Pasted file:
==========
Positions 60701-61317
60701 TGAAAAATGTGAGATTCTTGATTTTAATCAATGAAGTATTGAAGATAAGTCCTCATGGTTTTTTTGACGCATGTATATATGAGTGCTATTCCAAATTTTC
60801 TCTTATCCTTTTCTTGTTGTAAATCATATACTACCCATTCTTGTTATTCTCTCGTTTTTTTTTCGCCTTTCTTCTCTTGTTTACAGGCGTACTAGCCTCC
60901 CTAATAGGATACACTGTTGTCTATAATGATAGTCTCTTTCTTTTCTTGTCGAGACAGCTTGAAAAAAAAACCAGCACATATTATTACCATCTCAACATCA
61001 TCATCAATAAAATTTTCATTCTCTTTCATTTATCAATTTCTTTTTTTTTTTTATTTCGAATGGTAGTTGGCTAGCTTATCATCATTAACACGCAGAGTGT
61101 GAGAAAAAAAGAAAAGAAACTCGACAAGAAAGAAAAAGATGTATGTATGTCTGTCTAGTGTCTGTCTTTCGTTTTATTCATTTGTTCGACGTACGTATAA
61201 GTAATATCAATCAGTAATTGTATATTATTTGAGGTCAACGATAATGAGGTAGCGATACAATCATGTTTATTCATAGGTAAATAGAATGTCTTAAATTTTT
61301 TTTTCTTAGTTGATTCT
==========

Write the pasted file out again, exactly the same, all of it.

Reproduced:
Positions 60701-61317
60701 TGAAAAATGTGAGATTCTTGATTTTAATCAATGAAGTATTGAAGATAAGTCCTCATGGTTTTTTTGACGCATGTATATATGAGTGCTATTCCAAATTTTC
60801 TCTTATCCTTTTCTTGTTGTAAATCATATACTACCCATTCTTGTTATTCTCTCGTTTTTTTTTCGCCTTTCTTCTCTTGTTTACAGGCGTACTAGCCTCC
60901 CTAATAGGATACACTGTTGTCTATAATGATAGTCTCTTTCTTTTCTTGTCGAGACAGCTTGAAAAAAAAACCAGCACATATTATTACCATCTCAACATCA
61001 TCATCAATAAAATTTTCATTCTCTTTCATTTATCAATTTCTTTTTTTTTTTTATTTCGAATGGTAGTTGGCTAGCTTATCATCATTAACACGCAGAGTGT
61101 GAGAAAAAAAGAAAAGAAACTCGACAAGAAAGAAAAAGATGTATGTATGTCTGTCTAGTGTCTGTCTTTCGTTTTATTCATTTGTTCGACGTACGTATAA
61201 GTAATATCAATCAGTAATTGTATATTATTTGAGGTCAACGATAATGAGGTAGCGATACAATCATGTTTATTCATAGGTAAATAGAATGTCTTAAATTTTT
61301 TTTTCTTAGTTGATTCT